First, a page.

If it was possible to look up David West's name in a mythical dictionary of all things Indiana Pacers, this is likely how it would forever be anthologized:
West, David: (verb) to make stable or steadfast. (noun) strength of character. (noun) a person who can be relied on for support.
Synonymous with the terms stabilizer, anchor, and backbone, West's addition provided the young Pacers with veteran leadership and instant accountability. From searching for a post-Brawl identity while mired in mediocrity to contending for a title as one of the league's last remaining ground and pound teams, the stocky power forward's fingerprints are impossible to ignore when looking back at the franchise's upward trajectory.
As Paul George navigated becoming a star, Bird's 2011 free agency prize was a constant presence and guiding hand. When Roy Hibbert suffered from a series of crises of confidence, West was a motivational coach. And when Lance Stephenson's unbridled passion needed to be harnessed, the elder statesmen attempted to be the voice of reason. With so many roles to play, the hulking power forward with the near-permanent scowl should most be remembered for his willingness to provide his team with whatever they needed, whenever they needed it.
With that in mind, here are three signature performances which best epitomize exactly who No. 21 was as a member of the Indiana Pacers.
January 12, 2013: West records his first-career triple-double, as Pacers defeat Charlotte Bobcats, 96-88.
With Paul George sidelined with the flu, the Indiana Pacers missed their first 11 shots from the field against the 9-27 Charlotte Bobcats. Then the Blue & Gold started to effectively play inside-out, with David West slinging passes to open 3-point shooters from the block and threading the needle to cutting wings from the high post. West scored or assisted on 39 of Indiana's 96 total points. Committing a team-high four turnovers while dishing 10 assists, West was not himself that night. Rather, he became what his team was most lacking in the absence of Danny Granger and Paul George: A reliable source of offense. Recording 14 points, 12 rebounds, and 10 assists, West notched his first-career triple-double in the unfamiliar role of point forward.
March 14, 2014: West drains game-clinching 3-pointer (wait, what?) against Miami Heat
The score was 76-72 in favor of the Pacers before the Heat went on an 8-0 run in the fourth quarter following Lance Stephenson's ejection. Roy Hibbert made a free throw and Evan Turner connected on back-to-back layups to give Indiana a not-so-comfy one point, 81-80, cushion. LeBron's open pull-up shot from behind the arc came up empty, and the Pacers took a timeout with the opportunity to make it a two-possession game with a made three pointer...you know...probably from Paul George or George Hill.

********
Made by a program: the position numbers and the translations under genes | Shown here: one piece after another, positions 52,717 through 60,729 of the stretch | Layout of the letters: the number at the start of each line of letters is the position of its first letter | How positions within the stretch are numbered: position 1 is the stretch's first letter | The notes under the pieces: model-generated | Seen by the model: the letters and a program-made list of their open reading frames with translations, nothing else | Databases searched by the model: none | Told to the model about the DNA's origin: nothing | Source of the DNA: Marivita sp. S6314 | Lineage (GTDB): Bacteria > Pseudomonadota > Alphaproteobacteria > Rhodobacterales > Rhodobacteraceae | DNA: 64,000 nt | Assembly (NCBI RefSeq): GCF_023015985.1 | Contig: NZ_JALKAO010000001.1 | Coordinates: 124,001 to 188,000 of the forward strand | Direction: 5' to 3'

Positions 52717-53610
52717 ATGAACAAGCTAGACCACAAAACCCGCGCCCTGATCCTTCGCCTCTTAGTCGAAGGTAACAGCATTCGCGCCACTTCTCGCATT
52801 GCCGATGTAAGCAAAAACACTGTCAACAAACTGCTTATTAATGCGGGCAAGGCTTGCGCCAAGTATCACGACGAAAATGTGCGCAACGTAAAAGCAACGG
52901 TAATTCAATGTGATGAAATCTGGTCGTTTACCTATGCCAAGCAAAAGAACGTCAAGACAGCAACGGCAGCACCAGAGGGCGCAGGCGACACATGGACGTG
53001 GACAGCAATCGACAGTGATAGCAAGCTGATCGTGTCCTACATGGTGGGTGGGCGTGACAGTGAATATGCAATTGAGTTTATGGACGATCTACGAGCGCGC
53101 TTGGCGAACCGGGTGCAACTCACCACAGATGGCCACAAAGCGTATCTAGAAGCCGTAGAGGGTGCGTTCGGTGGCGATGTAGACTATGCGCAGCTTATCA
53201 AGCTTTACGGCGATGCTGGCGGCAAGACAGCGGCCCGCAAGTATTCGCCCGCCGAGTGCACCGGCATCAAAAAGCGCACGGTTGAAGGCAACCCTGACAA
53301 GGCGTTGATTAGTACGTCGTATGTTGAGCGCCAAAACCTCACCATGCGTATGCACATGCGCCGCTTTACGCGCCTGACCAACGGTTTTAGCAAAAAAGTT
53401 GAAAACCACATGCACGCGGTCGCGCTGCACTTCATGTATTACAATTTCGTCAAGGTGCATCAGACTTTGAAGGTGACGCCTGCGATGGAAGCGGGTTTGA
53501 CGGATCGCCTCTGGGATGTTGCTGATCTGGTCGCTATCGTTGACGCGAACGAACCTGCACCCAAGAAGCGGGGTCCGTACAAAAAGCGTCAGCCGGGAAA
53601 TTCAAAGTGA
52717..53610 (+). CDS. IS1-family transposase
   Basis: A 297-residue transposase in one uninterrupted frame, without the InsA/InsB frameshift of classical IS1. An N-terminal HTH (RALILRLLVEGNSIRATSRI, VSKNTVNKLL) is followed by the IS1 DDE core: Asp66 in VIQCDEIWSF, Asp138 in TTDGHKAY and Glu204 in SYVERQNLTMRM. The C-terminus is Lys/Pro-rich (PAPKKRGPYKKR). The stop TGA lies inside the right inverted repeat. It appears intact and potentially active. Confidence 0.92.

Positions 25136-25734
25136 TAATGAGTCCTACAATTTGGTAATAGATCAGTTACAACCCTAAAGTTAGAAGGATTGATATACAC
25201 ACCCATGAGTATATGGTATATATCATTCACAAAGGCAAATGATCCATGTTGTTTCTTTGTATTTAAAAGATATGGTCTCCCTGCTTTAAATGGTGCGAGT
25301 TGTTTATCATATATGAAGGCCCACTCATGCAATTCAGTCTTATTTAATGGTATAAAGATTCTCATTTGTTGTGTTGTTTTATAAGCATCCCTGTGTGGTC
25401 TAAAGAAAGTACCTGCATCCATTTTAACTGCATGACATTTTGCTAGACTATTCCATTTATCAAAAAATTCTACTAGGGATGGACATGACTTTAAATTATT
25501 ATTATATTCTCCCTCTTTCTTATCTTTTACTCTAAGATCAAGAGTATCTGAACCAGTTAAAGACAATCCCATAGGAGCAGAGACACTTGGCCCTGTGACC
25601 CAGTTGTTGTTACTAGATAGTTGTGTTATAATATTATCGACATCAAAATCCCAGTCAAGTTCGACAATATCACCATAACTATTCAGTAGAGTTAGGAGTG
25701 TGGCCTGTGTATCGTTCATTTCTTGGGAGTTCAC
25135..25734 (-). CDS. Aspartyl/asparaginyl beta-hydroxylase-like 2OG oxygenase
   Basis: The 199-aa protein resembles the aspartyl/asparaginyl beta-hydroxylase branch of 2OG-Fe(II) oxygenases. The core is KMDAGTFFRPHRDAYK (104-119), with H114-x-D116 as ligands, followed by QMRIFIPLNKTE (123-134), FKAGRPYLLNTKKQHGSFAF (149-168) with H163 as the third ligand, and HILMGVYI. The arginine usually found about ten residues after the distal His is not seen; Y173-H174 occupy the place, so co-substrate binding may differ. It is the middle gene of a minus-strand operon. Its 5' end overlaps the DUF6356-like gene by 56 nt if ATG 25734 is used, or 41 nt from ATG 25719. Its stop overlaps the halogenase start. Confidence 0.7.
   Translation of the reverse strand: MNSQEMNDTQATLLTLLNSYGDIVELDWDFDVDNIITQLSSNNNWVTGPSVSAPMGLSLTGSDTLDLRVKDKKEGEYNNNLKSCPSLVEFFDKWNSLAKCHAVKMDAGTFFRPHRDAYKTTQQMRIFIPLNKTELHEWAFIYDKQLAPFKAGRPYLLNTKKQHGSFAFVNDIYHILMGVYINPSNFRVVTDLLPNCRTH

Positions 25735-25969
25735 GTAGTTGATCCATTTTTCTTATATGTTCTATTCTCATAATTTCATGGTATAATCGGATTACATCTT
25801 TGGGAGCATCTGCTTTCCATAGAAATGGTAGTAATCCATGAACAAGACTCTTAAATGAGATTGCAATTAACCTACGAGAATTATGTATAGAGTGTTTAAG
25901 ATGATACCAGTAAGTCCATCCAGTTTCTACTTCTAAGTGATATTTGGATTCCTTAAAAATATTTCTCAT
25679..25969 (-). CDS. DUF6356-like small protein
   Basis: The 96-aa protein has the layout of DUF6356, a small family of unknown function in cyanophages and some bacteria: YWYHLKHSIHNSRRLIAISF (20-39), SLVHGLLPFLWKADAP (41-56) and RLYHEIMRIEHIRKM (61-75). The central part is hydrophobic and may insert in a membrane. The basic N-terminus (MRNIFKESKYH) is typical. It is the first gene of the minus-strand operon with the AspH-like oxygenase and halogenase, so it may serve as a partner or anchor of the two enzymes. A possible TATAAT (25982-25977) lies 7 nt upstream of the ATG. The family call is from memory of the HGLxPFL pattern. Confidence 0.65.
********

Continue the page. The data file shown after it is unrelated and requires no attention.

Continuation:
Instead, with under a minute to play, this happened.
Knocking down one of only four threes he made during the entire 2013-14 season, West's timing on this one couldn't have been better. Following the game, head coach Frank Vogel said in jest with regard to this play, via NBA.com, "'Throw it to David [West], he's going to step up and hit a big shot.' I didn't even use the board."
May 1, 2014: West comes to the rescue in Game 6 against the Atlanta Hawks
On the brink of elimination in the first-round of the 2014 NBA playoffs, the top seed in the Eastern Conference trailed the eighth-seeded Atlanta Hawks by three at the end of the third quarter. West had only shot 5-of-14 from the field headed into the final frame, before he proceeded to pour in 12 fourth-quarter points while he and Paul George combined to carry the full weight of the Indiana Pacers on their backs. "I talked with Paul and said that it would be him or me. Down the stretch. We wanted to extend our season," West told the Indy Star's Candace Buckner.
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This is not to say that the veteran leader was not without his faults. He wore his frustration with Indiana's fall from elite status on his sleeve last season, and, contrary to revisionist history, he did more than his fair share of complaining to officials about perceived slights and missed calls.
And yet, time after time, his play made it clear that he would do what it took to win. Whether it meant becoming a facilitator in Charlotte, a clutch shooter in the waning seconds against Miami, or the team's rock against Atlanta, David West was there to provide whatever the Pacers requested of him. Perhaps the weight of having to wear so many different hats contributed to why he left, but his ability to do so best surmises why Indiana thrived while he, the team's security blanket, was here.